I decided no one grout color would work equally well for both the bottom and top portions of this piece. In order to apply different colors of grout to each portion, I covered the section that wasn’t being grouted in masking tape.
Applying grout to the samples for the mountain landscape. I honestly thought I might never find a use for the color in the middle, but it turns out to be perfect for this project!
I love grouting. I love mixing it up, smearing it on then wiping it off to reveal the finally, fully completed mosaic beneath. Some mosaics don’t need grout, but when they do, it’s so exciting to see the piece come to life through the grouting process.
These small pieces are going to be grout samples for the mountain landscape. I’ve been trying to make the grout samples works of art in and of themselves, rather than just throw-away pieces intended only to test grout colors. The designs of the coral piece on the left and the green and blue abstract in the middle are both directly influenced by the drawings I’ve been doing lately for the sketch portion of this project.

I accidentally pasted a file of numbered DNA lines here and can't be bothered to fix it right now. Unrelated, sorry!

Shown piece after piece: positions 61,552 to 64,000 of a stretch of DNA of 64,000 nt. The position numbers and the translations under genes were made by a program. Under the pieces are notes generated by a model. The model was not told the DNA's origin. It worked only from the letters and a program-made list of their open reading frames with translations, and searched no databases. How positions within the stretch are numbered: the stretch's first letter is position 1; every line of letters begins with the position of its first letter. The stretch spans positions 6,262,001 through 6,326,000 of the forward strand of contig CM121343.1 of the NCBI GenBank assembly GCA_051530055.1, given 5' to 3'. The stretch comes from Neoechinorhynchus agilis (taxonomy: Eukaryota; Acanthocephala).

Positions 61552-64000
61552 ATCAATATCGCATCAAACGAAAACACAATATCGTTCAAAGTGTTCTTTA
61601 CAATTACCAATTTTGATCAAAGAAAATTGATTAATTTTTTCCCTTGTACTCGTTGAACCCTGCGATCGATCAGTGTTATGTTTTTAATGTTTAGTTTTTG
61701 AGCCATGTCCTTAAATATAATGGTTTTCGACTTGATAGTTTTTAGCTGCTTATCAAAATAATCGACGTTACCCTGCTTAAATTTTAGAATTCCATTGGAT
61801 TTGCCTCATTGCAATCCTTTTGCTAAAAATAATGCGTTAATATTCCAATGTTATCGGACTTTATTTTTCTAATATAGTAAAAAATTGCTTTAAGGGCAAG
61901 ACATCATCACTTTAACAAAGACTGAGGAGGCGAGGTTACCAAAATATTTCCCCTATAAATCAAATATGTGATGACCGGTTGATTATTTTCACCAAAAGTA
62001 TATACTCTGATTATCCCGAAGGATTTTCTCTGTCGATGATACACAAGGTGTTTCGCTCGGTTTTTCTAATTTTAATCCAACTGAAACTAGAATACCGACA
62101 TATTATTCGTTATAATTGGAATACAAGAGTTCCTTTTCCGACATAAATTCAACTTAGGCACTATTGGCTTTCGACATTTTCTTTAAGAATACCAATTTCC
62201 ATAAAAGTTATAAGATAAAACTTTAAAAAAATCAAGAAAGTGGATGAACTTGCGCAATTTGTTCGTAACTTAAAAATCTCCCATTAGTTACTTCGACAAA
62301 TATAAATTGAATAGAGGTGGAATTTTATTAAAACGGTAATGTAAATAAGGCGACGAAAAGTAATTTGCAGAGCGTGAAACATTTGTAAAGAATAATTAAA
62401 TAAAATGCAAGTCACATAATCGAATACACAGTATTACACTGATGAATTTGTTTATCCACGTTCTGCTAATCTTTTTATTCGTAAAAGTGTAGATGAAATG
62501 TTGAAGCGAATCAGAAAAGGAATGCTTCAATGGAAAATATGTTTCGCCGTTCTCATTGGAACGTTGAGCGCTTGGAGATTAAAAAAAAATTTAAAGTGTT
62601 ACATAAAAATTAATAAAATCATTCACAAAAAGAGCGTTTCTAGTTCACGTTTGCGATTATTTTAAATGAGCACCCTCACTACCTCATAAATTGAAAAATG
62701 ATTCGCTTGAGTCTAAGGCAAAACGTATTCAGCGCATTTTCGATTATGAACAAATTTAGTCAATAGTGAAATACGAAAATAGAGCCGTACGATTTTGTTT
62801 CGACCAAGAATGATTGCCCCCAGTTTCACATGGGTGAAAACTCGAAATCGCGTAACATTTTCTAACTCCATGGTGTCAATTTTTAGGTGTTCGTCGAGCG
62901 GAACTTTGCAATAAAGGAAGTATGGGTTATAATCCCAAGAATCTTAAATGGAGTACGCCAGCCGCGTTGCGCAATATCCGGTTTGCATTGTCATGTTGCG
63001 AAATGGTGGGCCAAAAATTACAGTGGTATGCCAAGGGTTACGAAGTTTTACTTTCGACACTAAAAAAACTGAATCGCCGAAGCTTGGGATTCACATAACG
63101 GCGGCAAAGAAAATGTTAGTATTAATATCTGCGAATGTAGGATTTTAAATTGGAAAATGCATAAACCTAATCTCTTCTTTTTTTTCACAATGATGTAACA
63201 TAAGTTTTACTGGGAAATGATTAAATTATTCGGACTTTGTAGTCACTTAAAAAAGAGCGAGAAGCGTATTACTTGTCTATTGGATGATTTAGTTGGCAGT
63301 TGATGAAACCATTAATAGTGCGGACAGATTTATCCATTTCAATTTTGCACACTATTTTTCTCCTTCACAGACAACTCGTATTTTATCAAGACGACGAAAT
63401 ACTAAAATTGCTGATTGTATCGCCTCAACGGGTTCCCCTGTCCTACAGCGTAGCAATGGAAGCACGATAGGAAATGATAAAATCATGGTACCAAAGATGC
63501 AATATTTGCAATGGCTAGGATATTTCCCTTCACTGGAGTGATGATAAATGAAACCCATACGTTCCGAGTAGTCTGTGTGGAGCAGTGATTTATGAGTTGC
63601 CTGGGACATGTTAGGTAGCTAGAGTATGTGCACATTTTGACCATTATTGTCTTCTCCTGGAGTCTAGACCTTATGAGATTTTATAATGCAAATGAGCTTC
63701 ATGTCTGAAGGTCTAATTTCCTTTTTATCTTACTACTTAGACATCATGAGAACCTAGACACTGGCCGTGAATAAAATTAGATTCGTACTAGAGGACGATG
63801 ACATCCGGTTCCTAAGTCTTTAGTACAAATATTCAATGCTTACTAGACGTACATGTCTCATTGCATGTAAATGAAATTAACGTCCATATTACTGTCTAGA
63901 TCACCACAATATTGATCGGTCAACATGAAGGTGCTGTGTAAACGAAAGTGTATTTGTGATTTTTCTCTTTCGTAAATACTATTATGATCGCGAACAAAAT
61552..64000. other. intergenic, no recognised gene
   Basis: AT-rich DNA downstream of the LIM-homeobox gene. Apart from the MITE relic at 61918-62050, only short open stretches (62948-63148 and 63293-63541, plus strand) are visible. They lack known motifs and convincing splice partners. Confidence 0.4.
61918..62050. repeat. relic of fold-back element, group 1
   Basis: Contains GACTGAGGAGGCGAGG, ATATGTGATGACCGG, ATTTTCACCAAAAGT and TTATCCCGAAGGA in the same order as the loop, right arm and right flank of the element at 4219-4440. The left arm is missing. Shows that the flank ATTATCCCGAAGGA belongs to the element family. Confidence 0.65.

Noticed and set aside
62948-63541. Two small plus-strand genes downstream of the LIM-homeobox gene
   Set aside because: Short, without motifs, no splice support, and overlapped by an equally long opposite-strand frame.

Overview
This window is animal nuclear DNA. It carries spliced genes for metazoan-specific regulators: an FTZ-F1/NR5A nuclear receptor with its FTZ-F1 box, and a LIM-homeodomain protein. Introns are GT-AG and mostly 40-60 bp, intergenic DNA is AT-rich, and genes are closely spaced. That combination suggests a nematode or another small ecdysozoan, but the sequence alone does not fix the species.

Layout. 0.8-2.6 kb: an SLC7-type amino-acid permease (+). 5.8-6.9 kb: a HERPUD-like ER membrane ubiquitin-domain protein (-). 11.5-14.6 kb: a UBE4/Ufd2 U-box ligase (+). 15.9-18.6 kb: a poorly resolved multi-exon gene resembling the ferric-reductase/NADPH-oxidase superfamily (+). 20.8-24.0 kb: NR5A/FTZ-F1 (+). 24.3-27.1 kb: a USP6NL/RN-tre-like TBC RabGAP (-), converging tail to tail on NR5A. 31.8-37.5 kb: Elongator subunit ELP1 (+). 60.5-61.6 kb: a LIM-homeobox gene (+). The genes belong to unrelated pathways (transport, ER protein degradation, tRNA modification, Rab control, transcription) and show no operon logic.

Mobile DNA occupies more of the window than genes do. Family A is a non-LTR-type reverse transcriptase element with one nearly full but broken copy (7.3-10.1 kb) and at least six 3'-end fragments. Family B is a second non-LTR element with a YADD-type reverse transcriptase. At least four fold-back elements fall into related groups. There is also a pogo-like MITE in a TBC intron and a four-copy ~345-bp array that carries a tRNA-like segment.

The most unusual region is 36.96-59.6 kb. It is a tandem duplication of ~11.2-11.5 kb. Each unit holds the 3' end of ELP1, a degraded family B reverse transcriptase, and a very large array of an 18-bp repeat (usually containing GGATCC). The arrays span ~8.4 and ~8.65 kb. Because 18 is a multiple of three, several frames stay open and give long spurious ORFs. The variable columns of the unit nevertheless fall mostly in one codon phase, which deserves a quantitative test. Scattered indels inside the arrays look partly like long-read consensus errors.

I’ve been working in primarily ceramic for over a year now, and I’m really enjoying this return to stained glass. I love the depth and variety of color in each piece of glass.
This is a sketch for a new commission. I’m still trying to settle on the best media for mosaic sketches, and I thought I’d give watercolor pencils a shot this time around. The top image is the drawing before I applied water…
The two small pieces on the left are grout samples. Do you recognize the skyline on the right? I made the mini-version of the original first, then decided I wanted to try something different. I like the effect of the stripes, the way you can almost tell it’s inspired by a landscape. Once they have dried for at least 24 hours, I can grout the samples in two different colors to help decide what color to use for the final piece.